This was in direct response to a small congregation of Pentecostals, led by Pastor Terry Jones, burning a copy of the Koran after putting it on trial and finding it guilty of crimes against humanity.
I expected this to be a hot topic on this forum, but I couldn't find any posts about it, so here's the UK's Telegraph's story about Pastor Jones presiding over the Koran burning and the mayhem and murder it inspired in Afghanistan.
I'm interested to know what people think about this. To me, it's a free speech issue and much as I despise Pastor Jones and his ilk, I support their right to express their views in this way. If you start making sacred objects off-limits, free speech is no longer free - it's compromised.
The Head of the UN mission in Afghanistan seems to hold Terry Jones' congregation as partially responsible. This is a quote from the UN's UNAMA page:
"Freedom of speech does not include the freedom to deliberately offend other people's culture, religion and traditions," said de Mistura. "The person that did this must know that there can be terrible consequences, especially when there are 150,000 foreign soldiers and about 10,000 international civilians working here in Afghanistan. What he did provided a trigger, a major trigger here."
Sadly, I think he's only stating the UN's position on freedom of speech.
Yes, Obama's got a lot of lines to toe, not just domestically. What a job.
Not giving offense often takes precedence over efforts to point out senselessness, destructiveness and cruelty in most Western societies. This is cowardice, not so much Obama's but the West's.
Ultimately, the business of burning books, whether the quran, the bible, or The Bobsey Twins at the Seashore, is an act of self-expression, covered at least in the US under freedom of speech. From where I sit, it is equivalent to the activities which were entertained during Everyone Draw Mohammed Day. Drawing Mohammed or burning the quran are acts which have no victims, yet incite a reaction because the followers of the prophet and the book wish to elevate both the prophet and the book above scrutiny or criticism of any sort. There was a saying that I came to associate with Everyone Draw Mohammed Day that I think is completely on point on these activities and the reaction of the faithful to them:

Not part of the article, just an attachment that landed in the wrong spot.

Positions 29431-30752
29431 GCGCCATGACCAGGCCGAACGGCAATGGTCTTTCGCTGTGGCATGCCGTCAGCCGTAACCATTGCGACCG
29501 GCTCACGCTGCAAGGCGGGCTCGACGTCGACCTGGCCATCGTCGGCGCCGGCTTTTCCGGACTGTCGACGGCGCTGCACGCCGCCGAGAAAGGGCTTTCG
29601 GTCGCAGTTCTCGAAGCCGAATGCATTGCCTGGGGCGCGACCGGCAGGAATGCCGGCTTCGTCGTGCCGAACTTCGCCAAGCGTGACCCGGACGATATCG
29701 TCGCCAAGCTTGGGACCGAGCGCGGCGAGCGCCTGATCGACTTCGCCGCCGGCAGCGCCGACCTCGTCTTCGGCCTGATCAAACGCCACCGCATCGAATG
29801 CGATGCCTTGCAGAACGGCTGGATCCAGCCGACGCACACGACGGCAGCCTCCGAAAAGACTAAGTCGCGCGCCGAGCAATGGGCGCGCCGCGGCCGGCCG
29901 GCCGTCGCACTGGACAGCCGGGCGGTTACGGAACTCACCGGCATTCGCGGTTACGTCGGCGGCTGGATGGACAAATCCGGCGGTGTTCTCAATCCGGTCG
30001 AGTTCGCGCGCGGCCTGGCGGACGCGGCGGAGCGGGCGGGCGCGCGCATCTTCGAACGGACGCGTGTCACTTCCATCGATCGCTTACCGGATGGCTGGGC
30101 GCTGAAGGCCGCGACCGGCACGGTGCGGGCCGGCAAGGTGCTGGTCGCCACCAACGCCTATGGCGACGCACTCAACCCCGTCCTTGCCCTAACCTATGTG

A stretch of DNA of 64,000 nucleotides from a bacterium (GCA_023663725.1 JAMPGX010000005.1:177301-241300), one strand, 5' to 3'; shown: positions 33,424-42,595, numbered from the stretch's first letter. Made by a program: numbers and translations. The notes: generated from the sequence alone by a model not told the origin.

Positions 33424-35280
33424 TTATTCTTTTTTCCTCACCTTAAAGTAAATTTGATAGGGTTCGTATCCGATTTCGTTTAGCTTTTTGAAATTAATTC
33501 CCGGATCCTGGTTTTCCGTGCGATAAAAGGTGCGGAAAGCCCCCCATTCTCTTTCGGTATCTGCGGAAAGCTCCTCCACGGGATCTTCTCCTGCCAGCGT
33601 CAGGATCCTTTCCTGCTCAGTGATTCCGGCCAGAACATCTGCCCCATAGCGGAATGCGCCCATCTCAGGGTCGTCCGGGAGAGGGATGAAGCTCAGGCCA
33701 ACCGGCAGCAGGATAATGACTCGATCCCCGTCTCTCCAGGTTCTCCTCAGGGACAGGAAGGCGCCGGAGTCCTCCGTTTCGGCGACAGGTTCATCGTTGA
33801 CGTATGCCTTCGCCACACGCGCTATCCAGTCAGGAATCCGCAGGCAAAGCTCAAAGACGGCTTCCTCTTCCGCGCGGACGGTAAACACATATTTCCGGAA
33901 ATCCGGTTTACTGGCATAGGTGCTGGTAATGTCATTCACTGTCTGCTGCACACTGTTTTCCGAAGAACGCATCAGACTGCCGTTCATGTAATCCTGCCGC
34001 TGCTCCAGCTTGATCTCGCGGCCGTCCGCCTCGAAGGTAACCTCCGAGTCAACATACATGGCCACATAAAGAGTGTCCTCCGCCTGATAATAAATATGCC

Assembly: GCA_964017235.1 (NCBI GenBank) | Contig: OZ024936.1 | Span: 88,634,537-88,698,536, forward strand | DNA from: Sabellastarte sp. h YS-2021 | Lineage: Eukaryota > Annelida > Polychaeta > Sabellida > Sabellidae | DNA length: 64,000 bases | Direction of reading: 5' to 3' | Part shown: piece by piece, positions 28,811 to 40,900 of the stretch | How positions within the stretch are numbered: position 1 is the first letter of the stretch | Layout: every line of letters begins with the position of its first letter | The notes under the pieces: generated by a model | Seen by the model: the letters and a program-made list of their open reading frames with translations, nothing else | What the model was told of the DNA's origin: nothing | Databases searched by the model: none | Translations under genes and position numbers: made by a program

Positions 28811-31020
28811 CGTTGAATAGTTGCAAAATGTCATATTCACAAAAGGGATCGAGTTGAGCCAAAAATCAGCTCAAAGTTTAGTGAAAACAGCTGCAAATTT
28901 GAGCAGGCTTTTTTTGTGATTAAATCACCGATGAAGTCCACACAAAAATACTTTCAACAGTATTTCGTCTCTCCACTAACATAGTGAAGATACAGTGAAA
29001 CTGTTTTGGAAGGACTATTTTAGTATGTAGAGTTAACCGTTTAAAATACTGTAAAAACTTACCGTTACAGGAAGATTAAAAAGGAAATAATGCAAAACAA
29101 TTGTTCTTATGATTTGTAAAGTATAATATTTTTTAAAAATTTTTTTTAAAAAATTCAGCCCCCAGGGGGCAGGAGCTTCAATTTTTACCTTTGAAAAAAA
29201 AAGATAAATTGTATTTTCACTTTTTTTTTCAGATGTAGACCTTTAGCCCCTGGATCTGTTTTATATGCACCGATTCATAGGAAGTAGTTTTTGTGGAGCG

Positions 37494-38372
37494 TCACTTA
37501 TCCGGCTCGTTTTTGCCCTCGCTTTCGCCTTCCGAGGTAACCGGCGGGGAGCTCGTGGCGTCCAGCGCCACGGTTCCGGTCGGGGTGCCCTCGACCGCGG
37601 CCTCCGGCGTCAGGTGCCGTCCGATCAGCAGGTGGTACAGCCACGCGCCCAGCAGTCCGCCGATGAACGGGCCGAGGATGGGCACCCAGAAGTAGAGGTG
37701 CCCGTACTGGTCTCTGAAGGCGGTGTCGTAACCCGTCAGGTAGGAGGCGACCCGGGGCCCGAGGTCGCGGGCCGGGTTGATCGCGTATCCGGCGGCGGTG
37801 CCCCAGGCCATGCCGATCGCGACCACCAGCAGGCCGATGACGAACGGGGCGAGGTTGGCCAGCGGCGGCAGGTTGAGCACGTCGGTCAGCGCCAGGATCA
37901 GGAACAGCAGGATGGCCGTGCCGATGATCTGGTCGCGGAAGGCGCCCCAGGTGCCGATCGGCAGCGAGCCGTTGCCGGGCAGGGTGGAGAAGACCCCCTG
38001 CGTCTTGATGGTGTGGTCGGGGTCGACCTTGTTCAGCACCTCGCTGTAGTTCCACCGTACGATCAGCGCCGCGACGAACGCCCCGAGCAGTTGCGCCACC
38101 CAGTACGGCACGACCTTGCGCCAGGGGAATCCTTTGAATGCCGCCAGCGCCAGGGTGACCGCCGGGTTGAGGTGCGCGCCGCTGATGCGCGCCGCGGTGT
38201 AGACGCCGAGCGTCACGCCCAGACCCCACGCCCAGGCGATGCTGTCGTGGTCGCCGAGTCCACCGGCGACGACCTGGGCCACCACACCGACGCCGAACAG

No one has the right not to be offended.
"There will be no peace till most of these cavemen have died of old age. Eventually the society will get sick of killing everyone... or maybe not. I really don't care anymore."
That's kind of how I feel, too (except I think old cavemen are replaced by more young cavemen every day). Before we became globalised, countries could go through their social evolution without impinging too much on other countries, but now it's not possible. I just wish we could build a mile-high wall around countries like Afghanistan and leave them be for about a hundred years.
I'm finding this news event particularly depressing. The hypocrisy of people who feel outraged at the burning a single copy of a billion-print book but can accept without a murmur the total destruction of irreplaceable Buddhist statues in their own country and ignore as irrelevant yesterday's bombing of a Sufi shrine in Pakistan. And far from feeling shame for the initial killing spree, they've gone on and murdered more innocents.
And I've looked and looked on Google News, but nowhere can I find a report of a Muslim leader condemning the murderers in the same terms as they condemn the Q'ran burning. Where is their sense of perspective?
What makes me really angry, though, is the number of people who are letting the murderers off the hook by pointing the finger of blame at the door of Jones and his congregation. It's completely bonkers. Essentially, they're saying Muslims are so irrational that they can't be held responsible for their actions.
Let the Zionists fight with the Muslims for a thousand years. Who cares.
The people with relatives in the Middle East for starters
And I've looked and looked on Google News, but nowhere can I find a report of a Muslim leader condemning the murderers in the same terms as they condemn the Q'ran burning. Where is their sense of perspective? Sandy
If Obama just once took a stand, used the bully pulput, to call them on this obnoxious and violent behavior, I think he'd win respect and an outpouring of support - and perhaps the PC blockage would blow loose.